manufacturer's specifications are not available, then the limitations assigned to the equipment  
shall be determined by a qualified person who is competent in the field and shall be based on  
the requirements of ANSI A10.4 “Safety Requirements for Personnel Hoists and Employee  
Elevators for Construction and Demolition operations,” 2004 edition and ANSI A10.5 “Safety  
Page 9  
Requirements for Material Hoists,” 1992 edition, as adopted by reference in R 408.41505. A  
determination shall be documented and recorded.  
(2) Attachments used shall not exceed the capacity, rating, or scope recommended by the  
manufacturer.  
(3) The rated load capacities, recommended operating speeds, and special hazard warnings or  
instructions shall be posted on hoist cars.  
(4) Safety devices shall not be altered or bypassed unless under the direct supervision of a  
qualified person.  
(5) The installation of live booms on hoists is prohibited.  
(6) An employer shall ensure that hoisting equipment and accessories are maintained in a  
condition that will not endanger an operator or other employees.  
History: 2016 AACS.  
MATERIAL HOISTS – ADDITIONAL REQUIREMENTS  
R 408.41550 Material hoist requirements.  
Rule 1550. (1) The material hoist requirements contained in this rule are in addition to the  
general requirements contained in R 408.41540 to R 408.41543.  
(2) An employer shall ensure that operating rules are established and posted at the operator's  
station of the hoist. Such rules shall include signal system and allowable line speed for various  
loads. Rules and notices shall be posted on the car frame or crosshead in a conspicuous  
location, including the statement "No Riders Allowed."  
(3) A person shall not be allowed to ride on a material hoist, except for inspection and  
maintenance.  
(4) An overhead protective covering of 2-inch planking or other solid material of equivalent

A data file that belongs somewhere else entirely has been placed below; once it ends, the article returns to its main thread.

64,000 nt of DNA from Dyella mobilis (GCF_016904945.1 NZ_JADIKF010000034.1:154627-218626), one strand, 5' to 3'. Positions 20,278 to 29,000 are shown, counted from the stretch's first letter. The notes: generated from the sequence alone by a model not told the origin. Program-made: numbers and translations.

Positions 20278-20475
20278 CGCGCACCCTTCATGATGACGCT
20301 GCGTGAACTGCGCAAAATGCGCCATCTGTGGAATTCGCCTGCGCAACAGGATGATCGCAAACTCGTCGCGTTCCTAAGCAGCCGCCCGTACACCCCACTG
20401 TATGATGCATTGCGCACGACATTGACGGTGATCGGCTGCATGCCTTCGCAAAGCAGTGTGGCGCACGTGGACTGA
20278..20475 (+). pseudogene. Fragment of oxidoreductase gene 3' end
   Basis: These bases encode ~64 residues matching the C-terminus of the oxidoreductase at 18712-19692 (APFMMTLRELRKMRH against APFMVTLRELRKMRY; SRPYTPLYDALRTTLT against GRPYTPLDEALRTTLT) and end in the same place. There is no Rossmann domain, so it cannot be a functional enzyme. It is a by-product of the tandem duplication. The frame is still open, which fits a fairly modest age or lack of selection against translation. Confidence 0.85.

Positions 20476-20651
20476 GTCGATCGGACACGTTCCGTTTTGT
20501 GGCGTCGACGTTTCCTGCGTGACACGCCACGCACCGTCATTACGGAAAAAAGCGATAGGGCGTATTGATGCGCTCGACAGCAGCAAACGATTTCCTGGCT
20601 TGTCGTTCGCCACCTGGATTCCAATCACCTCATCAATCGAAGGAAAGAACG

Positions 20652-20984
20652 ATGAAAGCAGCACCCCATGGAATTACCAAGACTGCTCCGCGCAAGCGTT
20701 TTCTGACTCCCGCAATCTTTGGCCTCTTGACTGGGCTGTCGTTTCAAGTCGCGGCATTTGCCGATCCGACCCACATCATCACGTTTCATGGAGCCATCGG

strength shall be provided on the top of every material hoist car.  
(5) All entrances of the hoistway shall be protected by substantial gates or bars that shall  
guard the full width of the landing entrance from floor to ceiling. All hoistway entrance bars  
and gates shall be painted with diagonal contrasting colors, such as black and yellow stripes.  
(6) Gates or bars protecting the entrance to a hoistway shall be equipped with a latching device  
and be not more than 4 inches from the edge of the landing sill. A gate shall extend a minimum  
of 6 feet 8 inches above the floor.  
(7) An operator's station of a hoisting machine shall have overhead protection equivalent to  
tight planking that is not less than 2 inches thick. The support for the overhead protection shall  
be of equal strength.  
(8) A hoist tower may be used with or without enclosures on all sides. However, whichever  
alternative is chosen, all of the following applicable conditions shall be met:  
(a) When a hoist tower is enclosed, it shall be enclosed on all sides for its entire height with  
a screen enclosure of not more than 1/2-inch mesh of no. 18 U.S. gauge wire or equivalent,  
except for a landing access.  
(b) When a hoist tower is not enclosed, the hoist platform, car, or cab shall be totally enclosed  
or caged on all sides for the full height between the floor and the overhead protective covering  
with 1/2-inch mesh of no. 14 U.S. gauge wire or equivalent. The hoist car enclosure shall  
Page 10  
include the required gates for loading and unloading. An 8-foot high enclosure shall be  
provided on the unused sides of the hoist tower at ground level.  
(9) Car arresting devices shall be installed to function in case of rope failure and shall be  
tested at 90-day intervals.  
(10) All material hoist towers shall be designed by a licensed professional engineer.  
(11) All material hoists shall conform to the requirements of ANSI/ASSE A10.5 “Safety  
Requirements for Material Hoists,” 1992 edition, as adopted in R 408.41505.  
History: 2016 AACS.  
PERSONNEL HOISTS AND ELEVATORS - ADDITIONAL REQUIREMENTS  
R 408.41560 Personnel hoist and elevator requirements.  
Rule 1560. (1) The personnel hoist requirements contained in this rule to R 408.41564  
“Elevators; endless belt-type manlifts” are in addition to the general requirements contained in  
R 408.41540 “Operator training and conduct” through R 408.41543 “Manufacturer  
specifications; rated load; safety devices; postings.”  
(2) An employer shall ensure that an employee who is specifically engaged in installing  
personnel hoists or elevators is licensed by the state of Michigan in accordance with sections  
1 to 24 of 1967 PA 227, MCL 408.801 to 408.824, and sections 1 to 10 of 1976 PA 333, MCL  
338.2151 to 338.2160, respectively, and the rules of the department of licensing and regulatory  
affairs relating to elevators.  
History: 2016 AACS.  
R 408.41561 Inspections and testing.  
Rule 1561. (1) An inspection and test of all functions and safety devices of personnel hoists  
and elevators shall be made by a person who meets the criteria of both a competent and  
qualified person, or a competent person who is assisted by 1 or more qualified persons as